What’s wrong with Kentucky basketball?


There are far worse strength conference teams than Kentucky (look a little further west across the Commonwealth to find the worst of them all). And there are teams that have superior records and lower caps than the Wildcats.

However, for the sake of spurring pure anxiety, there may not be anyone topping John Calipari’s squad this season.

Kentucky (10-6, 1-3 SEC) has turned around in the first half of the regular season remarkably largely due to being completely unremarkable. Wildcats’ best victory? A victory in London over Michigan, a team hovering around .500. There is nothing to see there.

But the bad games are gone Is that true Bad for the Wildcats, from a rout in Gonzaga to a defensive no-show in Missouri to open an SEC game to a 26-point blow against a superior team in Alabama earlier this month.

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Tuesday brought a new low: a 71-68 loss at home to South Carolina, which was coming off a 43-point loss and not anyone’s idea of ​​a cohesive team.

“You know, this is a long season,” Calipari told reporters afterwards. “It’s a marathon. Am I happy? No, I’m not happy. I hate losing. We were short in numbers, but it doesn’t matter. You’re still playing to win.”

There seems to be more widespread grumbling about Calipari’s stewardship of feral cats than ever before, prompting He calls an end to his Lexington career and a Detailing an ineffective business relationship between him and his athletic director. Nobody ever pleases everyone, unless patriotic headline banners are an annual event. But frustration is definitely at its peak.

This isn’t as interesting as the confluence of developments that led up to this season. Kentucky holds the second-worst record under Calipari over 16 games, better than just a 5-11 mark during the 2020-21 pandemic season. This flop, 9-16 innings with a super-young team under conditions that weren’t good for anyone, is recent enough to still rile fans.

This team, however, is not young. It ranks 109 in KenPom.comExperience the Division I metric, which is a measure of college seasons played weighted by minutes used. And she has National Returning Player of the Year Oscar Chebue (16.0 ppg, 13.1 rpg, . 581 field goal percentage). His numbers are down slightly from last year, but he also scored at least 19 points in four of Kentucky’s losses. Is not the problem. far from it.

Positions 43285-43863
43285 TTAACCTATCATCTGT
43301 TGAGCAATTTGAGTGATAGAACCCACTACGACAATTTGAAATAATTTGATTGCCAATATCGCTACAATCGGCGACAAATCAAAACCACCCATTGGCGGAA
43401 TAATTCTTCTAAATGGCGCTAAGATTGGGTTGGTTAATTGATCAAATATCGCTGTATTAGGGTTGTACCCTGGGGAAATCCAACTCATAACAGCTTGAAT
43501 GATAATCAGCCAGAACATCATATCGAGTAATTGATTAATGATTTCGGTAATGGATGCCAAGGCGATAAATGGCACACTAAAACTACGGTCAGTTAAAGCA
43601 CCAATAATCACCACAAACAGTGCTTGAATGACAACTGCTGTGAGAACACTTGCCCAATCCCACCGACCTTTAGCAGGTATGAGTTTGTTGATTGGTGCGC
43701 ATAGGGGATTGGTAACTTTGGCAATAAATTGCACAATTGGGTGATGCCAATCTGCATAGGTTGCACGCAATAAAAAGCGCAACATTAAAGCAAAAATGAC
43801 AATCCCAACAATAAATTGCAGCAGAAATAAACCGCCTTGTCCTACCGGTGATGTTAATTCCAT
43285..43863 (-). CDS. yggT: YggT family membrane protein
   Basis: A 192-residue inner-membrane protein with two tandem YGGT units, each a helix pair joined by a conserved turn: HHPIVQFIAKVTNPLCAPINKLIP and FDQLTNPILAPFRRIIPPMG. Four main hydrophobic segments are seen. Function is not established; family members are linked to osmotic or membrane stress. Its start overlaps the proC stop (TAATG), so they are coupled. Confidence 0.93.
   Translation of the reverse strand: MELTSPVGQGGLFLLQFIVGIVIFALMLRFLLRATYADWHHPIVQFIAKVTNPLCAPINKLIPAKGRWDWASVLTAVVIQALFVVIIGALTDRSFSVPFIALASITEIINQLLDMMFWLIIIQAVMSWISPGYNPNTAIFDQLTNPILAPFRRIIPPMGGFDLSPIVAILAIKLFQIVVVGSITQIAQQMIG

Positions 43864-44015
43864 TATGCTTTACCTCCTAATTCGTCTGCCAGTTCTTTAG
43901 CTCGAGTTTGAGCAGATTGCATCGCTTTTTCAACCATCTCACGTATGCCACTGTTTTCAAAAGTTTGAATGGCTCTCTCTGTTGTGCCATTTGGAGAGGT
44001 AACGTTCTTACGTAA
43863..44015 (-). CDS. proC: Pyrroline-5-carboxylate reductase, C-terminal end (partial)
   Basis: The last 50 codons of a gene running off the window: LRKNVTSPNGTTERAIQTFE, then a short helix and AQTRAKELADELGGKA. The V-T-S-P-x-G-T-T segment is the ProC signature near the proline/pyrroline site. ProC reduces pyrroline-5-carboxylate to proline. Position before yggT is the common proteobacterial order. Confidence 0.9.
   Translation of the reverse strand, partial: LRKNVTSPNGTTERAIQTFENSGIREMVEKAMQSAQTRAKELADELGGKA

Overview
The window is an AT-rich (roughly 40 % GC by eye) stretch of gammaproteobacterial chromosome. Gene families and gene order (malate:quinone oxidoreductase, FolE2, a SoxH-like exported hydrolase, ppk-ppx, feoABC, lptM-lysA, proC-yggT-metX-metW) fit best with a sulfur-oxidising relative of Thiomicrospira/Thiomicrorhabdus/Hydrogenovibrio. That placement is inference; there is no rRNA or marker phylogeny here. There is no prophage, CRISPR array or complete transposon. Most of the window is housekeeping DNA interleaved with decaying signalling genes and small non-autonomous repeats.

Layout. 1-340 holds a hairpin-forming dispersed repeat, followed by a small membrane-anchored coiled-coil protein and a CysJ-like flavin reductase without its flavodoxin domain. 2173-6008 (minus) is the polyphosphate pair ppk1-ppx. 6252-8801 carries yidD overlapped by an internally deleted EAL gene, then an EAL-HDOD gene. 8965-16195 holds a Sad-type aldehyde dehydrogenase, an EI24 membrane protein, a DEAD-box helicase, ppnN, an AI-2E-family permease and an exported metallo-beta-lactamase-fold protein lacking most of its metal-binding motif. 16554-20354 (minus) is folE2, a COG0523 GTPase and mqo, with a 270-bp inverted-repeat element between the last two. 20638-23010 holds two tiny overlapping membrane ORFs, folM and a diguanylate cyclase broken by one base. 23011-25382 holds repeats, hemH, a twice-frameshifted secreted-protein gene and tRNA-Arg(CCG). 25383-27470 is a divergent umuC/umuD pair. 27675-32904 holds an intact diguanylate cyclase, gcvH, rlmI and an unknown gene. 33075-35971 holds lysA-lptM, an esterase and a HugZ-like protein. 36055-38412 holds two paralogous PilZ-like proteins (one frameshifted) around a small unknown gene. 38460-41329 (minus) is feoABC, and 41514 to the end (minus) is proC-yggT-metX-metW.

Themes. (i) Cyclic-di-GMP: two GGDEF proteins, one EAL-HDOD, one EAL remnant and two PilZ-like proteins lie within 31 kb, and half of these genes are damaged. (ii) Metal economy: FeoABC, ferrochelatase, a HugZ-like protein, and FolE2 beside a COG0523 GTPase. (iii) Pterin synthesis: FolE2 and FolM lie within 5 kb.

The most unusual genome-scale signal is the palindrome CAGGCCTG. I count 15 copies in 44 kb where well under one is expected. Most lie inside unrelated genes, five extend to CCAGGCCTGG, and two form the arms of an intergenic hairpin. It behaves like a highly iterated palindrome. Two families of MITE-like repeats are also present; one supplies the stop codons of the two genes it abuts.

Timing is also important. Kentucky has not reached the Final Four since 2015. She bounced back in the first round of the NCAA Tournament Last year by St. Peter’s. Postseason success can mask a lot of regular season struggles. This team is not on track to earn this opportunity.

With an unimaginative offense fit for the early days of Calipari’s career, Kentucky needed a sophisticated defense. Arguably the most impressive aspect of his career with the Wildcats (besides recruiting) is his ability to get individual players to stick on defense. But this is arguably the worst defensive team Kentucky has played in during its tenure.

“I thought we were going to be one hell of a defensive team and we have to support that, because that’s the basis of what we do,” said Calipari.

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Calipari never outgrew his welcome job at the college level (obviously, that doesn’t apply to his NBA stint with the New Jersey Nets). He led Massachusetts to the Final Four in his final season there, and had a Final Four and Sweet 16 to finish his time in Memphis.

Arguably one of the problems with the country’s most notorious program is the difficulty of crafting an escape route. There is the NBA (see Pitino, Rick). A strategic skate to a low-ceilinged spot happily lands the seated Kentucky coach (play Tubby Smith-to-Minnesota).

But that’s a subplot for later. Kentucky still has half of the season left, starting with Saturday’s trip to No. 5 Tennessee. The anxiety can build even more with a lopsided loss, which is a real possibility in Knoxville.

“We have to be better,” said Calipari. “We have to be better than this. This is Ali. You have to be better.”

Those who went to bed a little early on the East Coast on Thursday missed out on one of the best New Year’s games so far, Gonzaga’s 75-74 run at BYU thanks to Julian Strother’s three-pointer with 9.8 seconds left. The Bulldogs gave their first lead since 11:19 of the second period.

Now, Provo is a tough place to play when nearly 19,000 fans are screaming at a visiting team, which is why the end of Gonzaga’s annual outings there is arguably the most important collateral damage of A move looms for BYU to the Big 12. The thing is, it wasn’t the Zags’ first close call in West Coast Conference play. Or two, for that matter.

A week earlier, Drew played Tim & Co. from behind almost the entire way in San Francisco and trailed up to 12 before Bolton’s Racer go-ahead layup in the last 10 seconds of a 77-75 win. Two nights later, Santa Clara held a 90-second lead before Gonzaga asserted itself late on with an 81-76 victory.

The tempting thing to suggest is that Gonzaga (15-3, 4-0 WCC) will get more testing in March thanks to these games – all of which came on the road. It’s a nice conception, and it just might work that way. Realistically speaking, however, the meaning of required rallying late in the game is that Mark Few’s team is not exponentially better than the rest of the league as is usually the case.